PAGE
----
Planet of the Apes (Ultimate Collector’s Edition) - Planet Of The Apes (TV) Review
As part of this Ultimate Planet Of The Apes boxset, albeit getting by without the rubber head, I have been handed Tim Burton's remake, or re-imagining, of Planet Of The Apes as well as this 1974 television show and the later animated series, Return To The Planet Of The Apes for review. In writing this with Burton's Planet Of The Apes unwatched, it is the one that I have the greatest concern over, such is the reputation that precedes it, with it apparently having such a confusing ending that it has already become quite legendary. In his review of the original release of the DVD, Raphael Pour-Hashemi devotes an entire paragraph to this conclusion of the film without ever seeming to make sense of it and so the film waits in its wrapping, for another day at least, until I find myself quite ready for it.
Although, having read through much Planet Of The Apes canon in preparing for these reviews, I can't say that any of it makes a great deal of sense with the exception of the original film. With it having had some basis in time travel, the various journeys of men and apes through time and sequels has left the entire Planet Of The Apes franchise scrabbling around for whatever ideas fall out of the conflict between apes and what stray humans arrive in their, or rather our, world. With a reputation for violence that precedes them, these humans don't cut a particularly threatening figure but the apes, whose society looks to be built on a fear of them, bicker between those who want to study them and whose who want to kill them. However, with the apes and humans who have come and gone through time and through various ages of their respective species, one can only conclude that the Planet Of The Apes saga found an appropriate end point in Burton's film. If, that is, it's as confusing a film as word has it.
Even in comparing the two television shows - this one and the animated Return To The Planet Of The Apes - both see humans arrive on an Earth in the far future but where the animated show is set in 3976AD, this live-action series is set almost 1,100 years from now in 3085AD. That as may be, a General Urko features in both series, which suggests that there are two Urkos separated by 1,000 years but with a similarly aggressive temperament, that gorillas of the future can live to more than 1,000 or that the makers of these shows were simply making it up as they went along, assuming that Planet Of The Apes was such a good idea that it was worth using more than once.
And indeed anyone watching this series after the original series of films will wonder if there's any originality left in it at all. Instead of Charlton Heston, we have astronauts Colonel Alan Virdon (Ron Harper) and Major Peter Burke (James Naughton) leaving Earth with a colleague in 1980 but who are thrown through a time portal and arrive on Earth some 1,100 years in the future. Crash landing, they wake to the third astronaut dead but are rescued by an old man who lets them rest in an old bomb shelter of his. There, they learn, thanks to a book owned by the old man, where they are but it takes a visit back to their spaceship to learn what year in Earth's future they are in.
Their spaceship is seen, however, by a young chimpanzee out walking his dog who informs the police of the arrival of the humans. Dr Zaius (Booth Colman) orders General Urko (Mark Lenard) to bring the humans in, which he does, but Galen (Roddy McDowall) leaves their cell door open, letting them escape and accompanying them back to their ship. As Virdon and Burke fetch their ship's flight log, Galen reads through the book given to them by the old man and begins doubting the ape history that he has believed in all his life. When Galen confides in Zaius, he's accused of heresy and, facing death, escapes with Virdon and Burke. With Urko and his troops pursuing them, Virdon, Burke and Galen learn from one another that apes and humans are not so different but with each new town or city they arrive at, the two astronauts must face up to the horror of man's past and of the knowledge that they will never again see their families nor know what became of them.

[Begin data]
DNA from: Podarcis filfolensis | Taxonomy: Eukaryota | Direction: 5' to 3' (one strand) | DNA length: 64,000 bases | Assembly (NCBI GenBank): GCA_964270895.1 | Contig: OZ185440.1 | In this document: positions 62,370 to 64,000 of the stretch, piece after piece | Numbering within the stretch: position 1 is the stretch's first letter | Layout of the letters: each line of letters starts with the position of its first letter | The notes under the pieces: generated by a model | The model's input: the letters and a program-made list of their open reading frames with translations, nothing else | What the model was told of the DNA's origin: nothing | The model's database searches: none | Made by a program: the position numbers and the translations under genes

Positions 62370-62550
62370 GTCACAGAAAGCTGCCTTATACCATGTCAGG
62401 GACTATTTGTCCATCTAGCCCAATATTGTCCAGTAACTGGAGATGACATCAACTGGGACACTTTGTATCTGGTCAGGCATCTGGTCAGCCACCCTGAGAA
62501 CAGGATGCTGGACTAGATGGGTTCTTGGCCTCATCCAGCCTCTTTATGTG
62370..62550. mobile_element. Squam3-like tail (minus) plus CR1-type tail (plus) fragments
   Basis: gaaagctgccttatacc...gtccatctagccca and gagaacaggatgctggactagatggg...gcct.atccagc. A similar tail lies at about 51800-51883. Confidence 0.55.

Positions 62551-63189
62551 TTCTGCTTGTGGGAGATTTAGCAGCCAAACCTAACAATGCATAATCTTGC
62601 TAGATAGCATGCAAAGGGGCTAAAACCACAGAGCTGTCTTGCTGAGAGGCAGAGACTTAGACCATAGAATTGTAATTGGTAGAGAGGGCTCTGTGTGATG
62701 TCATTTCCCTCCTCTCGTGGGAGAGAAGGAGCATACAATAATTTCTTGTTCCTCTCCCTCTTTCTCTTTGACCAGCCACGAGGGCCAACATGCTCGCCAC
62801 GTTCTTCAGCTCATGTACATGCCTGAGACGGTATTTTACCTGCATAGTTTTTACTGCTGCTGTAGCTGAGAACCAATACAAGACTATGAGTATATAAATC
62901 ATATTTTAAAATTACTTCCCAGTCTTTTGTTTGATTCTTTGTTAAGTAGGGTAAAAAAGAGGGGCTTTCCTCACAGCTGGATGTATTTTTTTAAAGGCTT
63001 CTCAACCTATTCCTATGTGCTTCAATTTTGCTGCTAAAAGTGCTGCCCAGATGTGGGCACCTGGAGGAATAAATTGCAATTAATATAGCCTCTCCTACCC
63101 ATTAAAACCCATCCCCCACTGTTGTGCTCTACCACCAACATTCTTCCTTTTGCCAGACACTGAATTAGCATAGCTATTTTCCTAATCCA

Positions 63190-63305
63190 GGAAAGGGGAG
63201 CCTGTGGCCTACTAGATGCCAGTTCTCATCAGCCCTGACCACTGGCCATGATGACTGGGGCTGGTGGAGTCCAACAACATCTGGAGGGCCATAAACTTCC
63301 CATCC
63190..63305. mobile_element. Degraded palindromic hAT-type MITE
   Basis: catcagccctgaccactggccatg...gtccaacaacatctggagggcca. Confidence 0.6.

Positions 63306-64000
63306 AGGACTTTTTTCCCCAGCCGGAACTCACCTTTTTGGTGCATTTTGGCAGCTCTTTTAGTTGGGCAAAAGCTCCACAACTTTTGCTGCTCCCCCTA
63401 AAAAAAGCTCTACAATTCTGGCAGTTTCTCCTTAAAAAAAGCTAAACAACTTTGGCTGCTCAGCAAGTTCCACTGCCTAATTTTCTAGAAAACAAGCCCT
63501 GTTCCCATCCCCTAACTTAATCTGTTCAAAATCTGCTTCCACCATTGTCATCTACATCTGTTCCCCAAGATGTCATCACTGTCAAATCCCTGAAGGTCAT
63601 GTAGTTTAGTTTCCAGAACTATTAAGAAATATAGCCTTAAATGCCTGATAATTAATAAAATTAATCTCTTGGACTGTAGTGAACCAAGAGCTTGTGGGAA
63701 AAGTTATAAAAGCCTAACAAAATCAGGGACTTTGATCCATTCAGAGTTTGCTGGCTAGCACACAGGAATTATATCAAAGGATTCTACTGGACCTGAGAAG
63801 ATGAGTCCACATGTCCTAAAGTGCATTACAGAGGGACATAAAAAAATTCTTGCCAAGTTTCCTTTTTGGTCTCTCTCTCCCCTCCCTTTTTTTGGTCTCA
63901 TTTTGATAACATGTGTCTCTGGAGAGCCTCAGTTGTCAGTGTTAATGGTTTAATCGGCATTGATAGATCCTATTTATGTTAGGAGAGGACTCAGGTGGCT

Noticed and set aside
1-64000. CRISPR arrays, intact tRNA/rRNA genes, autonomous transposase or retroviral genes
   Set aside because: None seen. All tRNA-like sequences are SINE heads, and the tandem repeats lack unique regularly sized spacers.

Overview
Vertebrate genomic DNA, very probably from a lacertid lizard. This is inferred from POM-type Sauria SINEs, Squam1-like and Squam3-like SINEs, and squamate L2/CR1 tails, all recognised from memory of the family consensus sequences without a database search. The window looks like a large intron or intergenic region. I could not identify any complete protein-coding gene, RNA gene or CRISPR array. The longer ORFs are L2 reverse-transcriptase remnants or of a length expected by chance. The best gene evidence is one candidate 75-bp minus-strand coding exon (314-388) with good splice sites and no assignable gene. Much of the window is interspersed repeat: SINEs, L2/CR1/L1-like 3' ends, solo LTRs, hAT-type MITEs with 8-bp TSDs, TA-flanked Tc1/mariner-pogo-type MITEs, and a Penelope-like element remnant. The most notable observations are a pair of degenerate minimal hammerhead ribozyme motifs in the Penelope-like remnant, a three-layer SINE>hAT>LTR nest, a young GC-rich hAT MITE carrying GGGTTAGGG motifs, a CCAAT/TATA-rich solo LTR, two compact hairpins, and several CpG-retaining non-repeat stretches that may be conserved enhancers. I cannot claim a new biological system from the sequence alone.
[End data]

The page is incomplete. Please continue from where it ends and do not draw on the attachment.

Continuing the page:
Whilst no doubt a good ruse to make use of footage and makeup from the movies and makeup, Planet Of The Apes is still a somewhat ropey old concept. It is, though, one that will be familiar to anyone with some knowledge of network television dramas, particularly the likes of Quantum Leap, The A Team and Battlestar Galactica. Each week - this was originally broadcast in the US from 13 September to the 6 December 1974 with The Liberator being the only episode not broadcast - Burke, Virdon and Galen arrive at a new location and despite the suspicions of whatever apes and humans they meet, they leave some forty-seven minutes later having done some good. Their renegade status ensures that a gorilla patrol is never too far away whilst there are a good many apes who are willing to inform the authorities on them in the hope of a reward from General Urko.
However, much like the old Battlestar Galactica, Planet Of The Apes does rather run out of ideas and there's not only a good deal of footage used time and again throughout the series but also stories and subplots. The seaside setting of Tomorrow's Tide does look to make a return in Up Above The World So High, as does the raft that Burke and Virdon use to escape. Again like the original series of Galactica, there isn't a clear conclusion to Planet Of The Apes, suggesting that its producers were optimistic about their chances of getting a second series. But the sight of Virdon, Burke and Galen wasn't the last time these characters saw an outing in the world of the apes, with there being five made-for-television movies being spun out of the fourteen episodes here as well as four tie-in novelisations.
Planet Of The Apes, isn't at all bad, though, and despite it operating on a much lower budget than the films, Planet Of The Apes makes do. Where the film had great tribes of apes, the series has a scattering of patrols and although its city doesn't extend to being much more than an office or two, it works well with its budget-imposed limit, being more western than science-fiction and all the better for it. An episode like The Good Seeds is amongst the best here as it sits easily within genre conventions but Planet Of The Apes is good fun throughout. Not that it ever answers any of the questions posed by earlier films but I suspect that ardent Ape-fans are well-used to strands of Ape-lore beginning and ending without ever suggesting consistency. Accept Planet Of The Apes in keeping with that and there's a fair amount to enjoy here but it's predictable and, after the first few episodes, it tends to tread familiar ground. Watching it now, it's obvious that new ideas were becoming increasingly rare, only leaving 1975's Return To The Planet Of The Apes before the series would taken an extended and well-earned break, returning in Burton's Planet Of The Apes.